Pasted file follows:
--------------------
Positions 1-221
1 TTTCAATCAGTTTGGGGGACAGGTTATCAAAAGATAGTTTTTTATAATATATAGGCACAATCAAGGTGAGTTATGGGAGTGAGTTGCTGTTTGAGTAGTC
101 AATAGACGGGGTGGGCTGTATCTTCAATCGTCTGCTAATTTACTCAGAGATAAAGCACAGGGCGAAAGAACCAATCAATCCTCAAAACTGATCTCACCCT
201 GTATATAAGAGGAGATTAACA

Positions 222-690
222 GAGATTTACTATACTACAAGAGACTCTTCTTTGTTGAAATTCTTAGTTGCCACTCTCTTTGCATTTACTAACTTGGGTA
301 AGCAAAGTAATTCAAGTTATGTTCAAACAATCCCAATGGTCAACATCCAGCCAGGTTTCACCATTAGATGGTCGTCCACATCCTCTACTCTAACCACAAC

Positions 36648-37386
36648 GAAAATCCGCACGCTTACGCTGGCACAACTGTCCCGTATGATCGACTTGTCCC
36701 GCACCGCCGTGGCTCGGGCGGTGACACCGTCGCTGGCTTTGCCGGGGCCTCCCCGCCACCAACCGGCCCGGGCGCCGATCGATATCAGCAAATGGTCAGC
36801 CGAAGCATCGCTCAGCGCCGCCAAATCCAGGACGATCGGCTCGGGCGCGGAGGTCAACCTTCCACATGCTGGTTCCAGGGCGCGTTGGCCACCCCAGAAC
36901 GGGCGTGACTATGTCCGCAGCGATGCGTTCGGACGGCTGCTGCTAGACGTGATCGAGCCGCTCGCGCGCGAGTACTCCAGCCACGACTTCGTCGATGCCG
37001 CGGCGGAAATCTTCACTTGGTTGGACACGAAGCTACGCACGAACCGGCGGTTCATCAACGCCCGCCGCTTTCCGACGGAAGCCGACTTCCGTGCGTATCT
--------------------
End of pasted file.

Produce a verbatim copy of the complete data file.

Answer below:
Positions 1-221
1 TTTCAATCAGTTTGGGGGACAGGTTATCAAAAGATAGTTTTTTATAATATATAGGCACAATCAAGGTGAGTTATGGGAGTGAGTTGCTGTTTGAGTAGTC
101 AATAGACGGGGTGGGCTGTATCTTCAATCGTCTGCTAATTTACTCAGAGATAAAGCACAGGGCGAAAGAACCAATCAATCCTCAAAACTGATCTCACCCT
201 GTATATAAGAGGAGATTAACA

Positions 222-690
222 GAGATTTACTATACTACAAGAGACTCTTCTTTGTTGAAATTCTTAGTTGCCACTCTCTTTGCATTTACTAACTTGGGTA
301 AGCAAAGTAATTCAAGTTATGTTCAAACAATCCCAATGGTCAACATCCAGCCAGGTTTCACCATTAGATGGTCGTCCACATCCTCTACTCTAACCACAAC

Positions 36648-37386
36648 GAAAATCCGCACGCTTACGCTGGCACAACTGTCCCGTATGATCGACTTGTCCC
36701 GCACCGCCGTGGCTCGGGCGGTGACACCGTCGCTGGCTTTGCCGGGGCCTCCCCGCCACCAACCGGCCCGGGCGCCGATCGATATCAGCAAATGGTCAGC
36801 CGAAGCATCGCTCAGCGCCGCCAAATCCAGGACGATCGGCTCGGGCGCGGAGGTCAACCTTCCACATGCTGGTTCCAGGGCGCGTTGGCCACCCCAGAAC
36901 GGGCGTGACTATGTCCGCAGCGATGCGTTCGGACGGCTGCTGCTAGACGTGATCGAGCCGCTCGCGCGCGAGTACTCCAGCCACGACTTCGTCGATGCCG
37001 CGGCGGAAATCTTCACTTGGTTGGACACGAAGCTACGCACGAACCGGCGGTTCATCAACGCCCGCCGCTTTCCGACGGAAGCCGACTTCCGTGCGTATCT